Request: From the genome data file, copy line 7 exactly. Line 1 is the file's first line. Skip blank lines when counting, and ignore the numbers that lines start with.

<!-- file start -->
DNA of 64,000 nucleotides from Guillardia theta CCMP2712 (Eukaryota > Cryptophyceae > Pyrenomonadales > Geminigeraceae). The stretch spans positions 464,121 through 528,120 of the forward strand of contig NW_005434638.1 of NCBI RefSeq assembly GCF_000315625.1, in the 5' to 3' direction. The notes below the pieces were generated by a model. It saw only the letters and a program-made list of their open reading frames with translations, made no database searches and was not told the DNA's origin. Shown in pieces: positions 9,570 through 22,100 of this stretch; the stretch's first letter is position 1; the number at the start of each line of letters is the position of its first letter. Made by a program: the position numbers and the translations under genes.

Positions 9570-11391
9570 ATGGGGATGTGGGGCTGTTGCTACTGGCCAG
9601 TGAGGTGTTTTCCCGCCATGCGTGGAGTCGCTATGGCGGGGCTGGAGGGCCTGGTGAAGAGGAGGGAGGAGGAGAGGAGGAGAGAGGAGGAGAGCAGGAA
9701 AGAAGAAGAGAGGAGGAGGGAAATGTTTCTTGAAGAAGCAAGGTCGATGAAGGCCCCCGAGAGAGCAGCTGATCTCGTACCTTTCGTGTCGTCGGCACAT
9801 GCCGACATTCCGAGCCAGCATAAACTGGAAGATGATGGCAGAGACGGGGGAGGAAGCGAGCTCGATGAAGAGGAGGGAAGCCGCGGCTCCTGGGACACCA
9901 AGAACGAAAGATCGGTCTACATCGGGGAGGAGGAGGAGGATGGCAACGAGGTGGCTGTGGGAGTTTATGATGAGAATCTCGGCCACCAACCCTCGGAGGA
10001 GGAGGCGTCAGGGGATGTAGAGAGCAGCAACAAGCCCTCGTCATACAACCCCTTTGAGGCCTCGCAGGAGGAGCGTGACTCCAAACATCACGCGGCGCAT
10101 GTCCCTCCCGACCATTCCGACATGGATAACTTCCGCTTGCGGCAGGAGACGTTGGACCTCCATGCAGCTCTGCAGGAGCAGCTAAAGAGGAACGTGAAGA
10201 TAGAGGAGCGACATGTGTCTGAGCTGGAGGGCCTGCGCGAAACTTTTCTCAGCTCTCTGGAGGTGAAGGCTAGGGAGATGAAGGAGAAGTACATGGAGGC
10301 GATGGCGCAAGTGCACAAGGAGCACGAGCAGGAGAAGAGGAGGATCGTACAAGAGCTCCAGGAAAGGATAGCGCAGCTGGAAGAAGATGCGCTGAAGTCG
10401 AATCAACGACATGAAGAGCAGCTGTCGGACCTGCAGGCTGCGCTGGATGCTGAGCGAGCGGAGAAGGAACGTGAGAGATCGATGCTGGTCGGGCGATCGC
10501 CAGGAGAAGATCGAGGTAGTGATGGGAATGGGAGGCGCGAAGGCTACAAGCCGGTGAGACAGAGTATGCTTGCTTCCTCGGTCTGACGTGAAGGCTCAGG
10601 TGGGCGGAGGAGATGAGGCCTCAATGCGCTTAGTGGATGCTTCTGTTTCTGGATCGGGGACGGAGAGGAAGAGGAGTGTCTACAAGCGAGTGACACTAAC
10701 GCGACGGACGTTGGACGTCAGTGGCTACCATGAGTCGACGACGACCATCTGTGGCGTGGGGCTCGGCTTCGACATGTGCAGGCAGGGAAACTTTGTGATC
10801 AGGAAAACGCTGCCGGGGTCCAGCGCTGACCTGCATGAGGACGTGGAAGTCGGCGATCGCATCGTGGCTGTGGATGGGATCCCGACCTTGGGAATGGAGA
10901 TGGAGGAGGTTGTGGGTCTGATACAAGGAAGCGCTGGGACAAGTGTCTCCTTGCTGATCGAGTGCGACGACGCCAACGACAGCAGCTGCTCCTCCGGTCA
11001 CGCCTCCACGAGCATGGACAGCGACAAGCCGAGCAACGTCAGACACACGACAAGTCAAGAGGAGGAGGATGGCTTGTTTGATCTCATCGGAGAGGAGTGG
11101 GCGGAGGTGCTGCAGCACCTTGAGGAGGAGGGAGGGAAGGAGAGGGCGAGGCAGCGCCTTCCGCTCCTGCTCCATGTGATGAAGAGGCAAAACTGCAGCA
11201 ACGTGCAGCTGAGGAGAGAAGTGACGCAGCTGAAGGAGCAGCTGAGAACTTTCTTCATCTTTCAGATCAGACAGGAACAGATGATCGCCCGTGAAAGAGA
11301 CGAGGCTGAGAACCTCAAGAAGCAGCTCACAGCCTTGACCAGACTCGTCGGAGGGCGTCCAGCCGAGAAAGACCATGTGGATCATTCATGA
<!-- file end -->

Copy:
9901 AGAACGAAAGATCGGTCTACATCGGGGAGGAGGAGGAGGATGGCAACGAGGTGGCTGTGGGAGTTTATGATGAGAATCTCGGCCACCAACCCTCGGAGGA